Hang nails
If the nails are frequently immersed in water the outer skin layer may split away from the cuticle. The splits, or hangnails, are painful and can become infected. They can be snipped off with sharp nail scissors. To prevent them occurring the skin should be kept flexible by nightly applications of cold creams

Black nails
A heavy blow on the nail---or jamming it in a door---can cause bleeding under the nail, which eventually fall off. New growth will cure the condition. If the injury is very painful the nail may have to be removed surgically.

Nail Biting
In both adults and children, nail biting is a common habit, sometimes stemming from insecurity, boredom, anxiety or excitement. Excessive nail biting results in very weak nails and in extreme cases, damaged fingers caused by chewing the nail down to the quick---the sensitive skin beneath the nail. The best remedy is often to appeal to the individual’s vanity. Failing this, the person concerned must use willpower to conquer the habit.

Home Manicure
Remove old nail polish with a single stroke by soaking a cotton wool pad with nail polish remover. Wipe away traces of polish around the cuticles stick dipped in remover.
Using an emery board, shape nails lightly, working from both edges towards the center. Avoid moving the board back and forth quickly, which produces heat that dries out the nail and leads to splitting. Try holding the emery board at a single angle under the nail. Don’t file down the sides- the nail tip needs the sides as support, otherwise it will weaken and nicks form.
Apply a cuticle remover around the nail contours. Using the tip of a cuticle stick wrapped in cotton wool, gently push back the skin. Work away dead tissue before carefully passing the stick under cuticles.
Wash your hands in warm soapy water, and brush nails with a soft manicure brush so that polish will adhere to them properly. Pat hands dry with a towel.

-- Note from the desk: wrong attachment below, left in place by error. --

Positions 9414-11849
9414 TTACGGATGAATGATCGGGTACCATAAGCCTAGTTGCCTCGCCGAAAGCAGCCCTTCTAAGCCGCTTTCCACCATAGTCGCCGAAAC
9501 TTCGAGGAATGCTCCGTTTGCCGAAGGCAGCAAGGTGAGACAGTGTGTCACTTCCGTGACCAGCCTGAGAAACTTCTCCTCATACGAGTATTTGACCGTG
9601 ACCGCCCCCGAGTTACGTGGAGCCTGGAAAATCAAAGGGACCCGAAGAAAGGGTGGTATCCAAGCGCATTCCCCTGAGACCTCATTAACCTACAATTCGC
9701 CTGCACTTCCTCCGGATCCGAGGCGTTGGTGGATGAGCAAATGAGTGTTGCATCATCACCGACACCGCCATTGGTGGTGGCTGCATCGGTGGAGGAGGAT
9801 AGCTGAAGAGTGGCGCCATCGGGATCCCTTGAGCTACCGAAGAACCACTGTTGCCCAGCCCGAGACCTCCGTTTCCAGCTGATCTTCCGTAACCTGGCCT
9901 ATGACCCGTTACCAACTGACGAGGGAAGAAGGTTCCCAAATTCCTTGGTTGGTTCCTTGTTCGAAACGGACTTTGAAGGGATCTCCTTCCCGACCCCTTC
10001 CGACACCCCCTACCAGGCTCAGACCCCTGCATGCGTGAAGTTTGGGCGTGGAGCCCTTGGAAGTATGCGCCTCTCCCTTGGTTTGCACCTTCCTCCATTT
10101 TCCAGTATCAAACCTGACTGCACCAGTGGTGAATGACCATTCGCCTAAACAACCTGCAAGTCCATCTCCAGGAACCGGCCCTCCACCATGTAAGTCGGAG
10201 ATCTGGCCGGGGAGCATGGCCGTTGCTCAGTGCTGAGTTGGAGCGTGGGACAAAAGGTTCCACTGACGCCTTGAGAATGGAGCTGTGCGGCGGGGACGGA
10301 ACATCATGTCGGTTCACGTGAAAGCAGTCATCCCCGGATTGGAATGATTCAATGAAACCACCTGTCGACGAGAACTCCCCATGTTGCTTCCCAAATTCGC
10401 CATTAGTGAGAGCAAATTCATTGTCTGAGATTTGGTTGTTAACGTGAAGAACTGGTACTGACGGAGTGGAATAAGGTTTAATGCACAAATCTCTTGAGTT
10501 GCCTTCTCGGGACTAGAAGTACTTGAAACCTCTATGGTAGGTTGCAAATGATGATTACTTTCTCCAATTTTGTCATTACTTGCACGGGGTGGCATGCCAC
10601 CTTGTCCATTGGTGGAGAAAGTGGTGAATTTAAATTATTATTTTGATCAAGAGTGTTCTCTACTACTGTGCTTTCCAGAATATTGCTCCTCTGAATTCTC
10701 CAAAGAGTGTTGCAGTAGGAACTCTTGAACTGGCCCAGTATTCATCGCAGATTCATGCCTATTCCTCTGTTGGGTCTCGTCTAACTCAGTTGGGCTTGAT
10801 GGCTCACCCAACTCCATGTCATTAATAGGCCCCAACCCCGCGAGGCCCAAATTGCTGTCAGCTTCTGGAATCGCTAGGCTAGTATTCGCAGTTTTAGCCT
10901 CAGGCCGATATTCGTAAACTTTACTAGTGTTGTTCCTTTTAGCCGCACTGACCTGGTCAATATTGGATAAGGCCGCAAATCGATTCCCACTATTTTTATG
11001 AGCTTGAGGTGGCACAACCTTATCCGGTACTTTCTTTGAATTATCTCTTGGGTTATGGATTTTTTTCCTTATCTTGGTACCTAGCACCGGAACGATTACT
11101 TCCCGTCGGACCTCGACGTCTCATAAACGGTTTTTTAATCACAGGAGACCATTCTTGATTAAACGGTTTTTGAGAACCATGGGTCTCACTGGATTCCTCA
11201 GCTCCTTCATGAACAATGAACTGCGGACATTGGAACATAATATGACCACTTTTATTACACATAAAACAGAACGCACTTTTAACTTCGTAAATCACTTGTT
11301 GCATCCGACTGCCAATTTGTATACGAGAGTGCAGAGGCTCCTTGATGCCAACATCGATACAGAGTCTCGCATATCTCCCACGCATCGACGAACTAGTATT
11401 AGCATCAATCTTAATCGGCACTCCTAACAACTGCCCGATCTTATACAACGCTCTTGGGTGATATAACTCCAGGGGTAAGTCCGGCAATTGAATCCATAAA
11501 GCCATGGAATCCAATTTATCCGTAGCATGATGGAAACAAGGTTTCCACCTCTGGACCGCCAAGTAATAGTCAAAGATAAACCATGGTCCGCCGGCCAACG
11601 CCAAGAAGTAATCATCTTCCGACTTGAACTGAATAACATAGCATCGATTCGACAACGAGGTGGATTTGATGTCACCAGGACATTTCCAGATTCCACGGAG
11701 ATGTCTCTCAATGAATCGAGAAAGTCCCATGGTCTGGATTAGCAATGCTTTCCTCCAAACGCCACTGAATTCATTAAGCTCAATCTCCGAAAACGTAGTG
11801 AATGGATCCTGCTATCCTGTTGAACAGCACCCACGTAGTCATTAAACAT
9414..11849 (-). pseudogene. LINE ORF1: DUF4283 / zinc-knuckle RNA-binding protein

If nails are weak, apply a strengthening or hardening product, paying special attention to the tips. Allow to dry.
Apply a protective base coat, covering the entire nail but stopping short of the cuticle.
Apply two coats of polish, starting with a single stroke down the center of the nail, then across the cuticle base and down the two sides without touching the cuticle. Allow each coat to dry.
Finish with a topcoat for extra gloss and the shield against chipping.
For optimum skin and nail health, check that your diet includes plenty of vitamin A, E and B complex, and the minerals calcium, Zinc, magnesium and iodine. If need be, take nail-fortifying vitamin and minerals supplements.

Thirty-minute pedicure
Clean toenails and remove all traces of polish with a conditioning remover, as described for the manicure.
Cut toenails using a nail clipper and file into the desired shape using the rough side of an emerge board. Hold the board slightly angled down over the edge of the nail. Smooth the edges towards the center with a light motion; don’t cut or file them always as this weakens the nail and can lead to in growing toenails.
Lightly massage the nail contours with a cuticle oil or cream.
Place both feet in a bowl of warm water into which you have added a handful of bath salts or a few drops of pure essential oil such as peppermint. Soak feet for five to ten minutes.
Dry feet thoroughly with a towel and apply a drop of cuticle remover to the nail contours. Leave it on for a few minutes while you smooth away any hard skin or cal louses on the soles of your feet using an exfoliating cream. Then gently ’roll’ the cuticles back with a manicure stick covered with cotton wool. Massage hard skin again with the scrub, then rinse off in the warm water.
Rinse your feet in cold water to boost circulation. Dry them again with a towel, paying special attention to the skin between your toes.
Clean your toenails again with a cotton pad soaked in remover to take off any oily film.
If required, apply a hardening formula to the toenails, taking care not to let it touch the cuticle or the surrounding skin.
Apply a base coat, followed by two coats of polish, and finally a topcoat, as described for the manicure. Placing cotton wool between your toes separates them to make applying polish easier.

The cuticles on toenails are so tough, it’s important to work on them with a cuticle remover at least once a month, paying particular attention to the little toe, which usually suffers the most. If you have a dry skin on your feet, the best way to remove it is with a scrub cream, which will leave your feet smoother and well conditioned or best of all, use pumice stone for smoothing those rough patches.